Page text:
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Re: [dm-devel] performance considerations with IO schedulers and DMmultipathing


On Fri, 30 Nov 2007 14:02:31 +0100, Stefan Bader wrote:
> 2007/11/30, Romanowski, John (OFT) <John Romanowski oft state ny us>:
> >
> > Here's some links:
> >
> > Google cache of this article:
> > "The basis for my test was to determine the best possible performance
> > combination of elevator tuning AND /etc/multipath.conf rr_min_io setting."
> >
> >
> The thing is, that there are two settings that affect different drivers. The
> I/O scheduler setting will affect the disks that are part of the multipath
> volume (and only them), while the rr_min_io affects the multipath volume.
> The higher the value of rr_min_io, the more requests are sent down one path
> before switching to the next in the same path group. While this is good for
> sequential I/O (because the elevator/scheduler on the underlying device can
> merge more efficiently), this reduces the amount of I/O that is sent in
> parallel. With very high rr_min_io settings you will end up using mostly one
> path at a time, while the others are idle.
> Using small values for rr_min_io, the chances of spreading the requests over
> all paths are higher, but so is the chance of separating a long sequence
> into smaller parts that are not sequential for the disk devices that make
> the paths. Here a scheduler setting that copes with that pattern can help.
> Another approach, that is not in the mainline kernel yet, is to introduce a
> queue to the multipath target, merge sequential request there and send each
> I/O down another path (like rr_min_io=1 would do). Kiyoshi Ueda from NEC had
> a presentation about this on last years OLS (
> https://ols2006.108.redhat.com/2007/Reprints/ueda-Reprint.pdf ). From their
> evaluation of the current kernel, smaller rr_min_io values improved
> performance but the best value was different for reads and writes.

Although I can't say what combination is the best on the current
bio-based dm-multipath, I wrote down my experiences and understanding
below.  I hope that helps.

I used and single dd on block device and ext3 filesystem
to evaluate sequential I/O performance.
I remenber that cfq/as were the best for READ and there was no big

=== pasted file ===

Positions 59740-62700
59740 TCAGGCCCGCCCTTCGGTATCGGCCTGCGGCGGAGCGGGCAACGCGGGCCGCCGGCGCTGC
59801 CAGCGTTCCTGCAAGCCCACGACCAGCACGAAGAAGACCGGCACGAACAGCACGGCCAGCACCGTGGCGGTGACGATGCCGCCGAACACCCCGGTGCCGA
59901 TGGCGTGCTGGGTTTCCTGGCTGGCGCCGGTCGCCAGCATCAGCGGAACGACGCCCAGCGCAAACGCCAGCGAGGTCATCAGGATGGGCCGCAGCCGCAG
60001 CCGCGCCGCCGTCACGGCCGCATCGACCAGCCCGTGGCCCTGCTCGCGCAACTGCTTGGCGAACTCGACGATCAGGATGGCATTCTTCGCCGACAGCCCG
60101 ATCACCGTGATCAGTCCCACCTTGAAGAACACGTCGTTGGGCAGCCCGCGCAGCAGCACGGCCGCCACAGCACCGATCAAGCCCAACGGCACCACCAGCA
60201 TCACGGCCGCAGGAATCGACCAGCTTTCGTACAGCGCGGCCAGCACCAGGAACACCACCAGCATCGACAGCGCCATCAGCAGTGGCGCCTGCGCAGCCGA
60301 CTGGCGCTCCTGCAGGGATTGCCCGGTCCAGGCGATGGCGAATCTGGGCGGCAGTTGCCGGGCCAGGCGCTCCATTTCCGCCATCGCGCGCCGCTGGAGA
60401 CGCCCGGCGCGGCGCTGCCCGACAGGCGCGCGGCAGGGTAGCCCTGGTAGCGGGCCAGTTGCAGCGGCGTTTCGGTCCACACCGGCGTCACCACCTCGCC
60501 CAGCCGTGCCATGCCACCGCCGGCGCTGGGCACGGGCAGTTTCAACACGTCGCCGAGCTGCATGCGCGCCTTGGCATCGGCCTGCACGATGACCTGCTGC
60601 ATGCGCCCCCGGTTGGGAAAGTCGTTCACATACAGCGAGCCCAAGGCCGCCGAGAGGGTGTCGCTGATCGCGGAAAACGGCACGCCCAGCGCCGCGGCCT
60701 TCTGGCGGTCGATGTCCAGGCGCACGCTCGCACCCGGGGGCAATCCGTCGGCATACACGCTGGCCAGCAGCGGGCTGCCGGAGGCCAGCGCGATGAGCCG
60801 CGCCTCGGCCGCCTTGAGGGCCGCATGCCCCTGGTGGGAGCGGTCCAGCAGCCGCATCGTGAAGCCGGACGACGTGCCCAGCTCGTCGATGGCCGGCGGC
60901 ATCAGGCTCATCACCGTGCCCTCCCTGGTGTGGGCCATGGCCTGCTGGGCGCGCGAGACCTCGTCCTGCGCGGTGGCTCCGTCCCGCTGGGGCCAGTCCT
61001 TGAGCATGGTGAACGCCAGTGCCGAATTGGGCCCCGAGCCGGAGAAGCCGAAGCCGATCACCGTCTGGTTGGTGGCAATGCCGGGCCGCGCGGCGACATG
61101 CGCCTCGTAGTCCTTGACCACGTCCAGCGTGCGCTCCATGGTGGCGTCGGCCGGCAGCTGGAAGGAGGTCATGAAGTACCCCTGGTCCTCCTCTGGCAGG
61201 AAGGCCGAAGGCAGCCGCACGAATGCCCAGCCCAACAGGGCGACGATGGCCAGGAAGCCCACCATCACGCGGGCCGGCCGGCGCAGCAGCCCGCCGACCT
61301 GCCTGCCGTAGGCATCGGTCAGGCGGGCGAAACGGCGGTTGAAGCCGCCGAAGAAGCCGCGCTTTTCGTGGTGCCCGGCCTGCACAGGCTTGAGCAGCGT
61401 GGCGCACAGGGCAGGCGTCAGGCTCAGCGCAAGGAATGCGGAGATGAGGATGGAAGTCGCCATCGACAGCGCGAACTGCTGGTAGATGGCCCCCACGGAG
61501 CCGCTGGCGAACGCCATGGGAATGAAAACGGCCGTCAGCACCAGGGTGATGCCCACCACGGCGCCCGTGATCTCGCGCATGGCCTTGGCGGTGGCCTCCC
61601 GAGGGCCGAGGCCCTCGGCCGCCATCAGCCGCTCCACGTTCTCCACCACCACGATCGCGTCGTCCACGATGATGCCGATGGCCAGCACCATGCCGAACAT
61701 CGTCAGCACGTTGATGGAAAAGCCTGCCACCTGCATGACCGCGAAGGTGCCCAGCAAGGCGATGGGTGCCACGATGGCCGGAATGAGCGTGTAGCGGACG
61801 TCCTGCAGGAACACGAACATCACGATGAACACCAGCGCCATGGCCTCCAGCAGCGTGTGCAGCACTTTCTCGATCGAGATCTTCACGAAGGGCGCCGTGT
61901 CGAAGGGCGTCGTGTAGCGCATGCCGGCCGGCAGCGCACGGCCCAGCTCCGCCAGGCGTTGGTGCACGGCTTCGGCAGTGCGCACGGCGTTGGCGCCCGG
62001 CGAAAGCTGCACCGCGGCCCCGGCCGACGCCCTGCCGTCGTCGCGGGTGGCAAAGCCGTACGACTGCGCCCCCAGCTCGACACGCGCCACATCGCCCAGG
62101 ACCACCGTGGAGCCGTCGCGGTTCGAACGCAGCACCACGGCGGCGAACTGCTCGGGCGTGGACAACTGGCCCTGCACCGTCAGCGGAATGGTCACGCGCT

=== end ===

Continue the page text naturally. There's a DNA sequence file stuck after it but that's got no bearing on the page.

difference for WRITE.

Generally speaking, READ has synchronous behavior and underlying
devices don't become so busy.  So I/O schedulers which dispatch READ
request quickly like cfq are good for READ rather than keeping for
long time to merge.
As for WRITE, there is no big difference between I/O schedulers,
because underlying devices are almost busy, so merging as much as
possible is good for WRITE and all I/O schedulers do that.
I haven't tested random I/O using different I/O schedulers.
It may depend on workload which I/O scheduler is the best.

As for the rr_min_io, it's very complex, because it depends on
page size (and read-ahead code as for READ).
For exsample, on systems with 4k page size:
  - For READ
    * On block device: 8 or 16 is good for 2 paths environment because:
      block device doesn't have readpages() operation, so each page
      is submitted as 1 bio.
      READ is based on read-ahead and read-ahead window size is 128k
      (not configurable on bio-based dm device).
      So dispatching half size of the window to a same path is good for
      minimum number of requests on each path in 2 paths environment.
    * On filesystem : 1 is good because:
      Almost all filesystems including ext3 have readpages() operation,
      so filesystems make a read-ahead-window-size (128k) bio.
      Since up to 2 windows (so 2 bios) can be submitted in,
      dispaching them to each paths is good.
    (NOTE: Since read-ahead code has been changed in 2.6.22 or so very
           much, the values above may differ now.)

  - for WRITE
    * 64 or 128 is good because:
      Each page is submitted as 1 bio for WRITE, regardless block device
      or filesystem.
      And default q->max_sectors is 512k.
      So dispatching 128 bios to a same path is good for maxmum merge
      on 4k page size system.

So it is very difficult to find the best rr_min_io on real workload.

If request-based dm-multipath is used, the best rr_min_io should be
always 1 :-)

Kiyoshi Ueda

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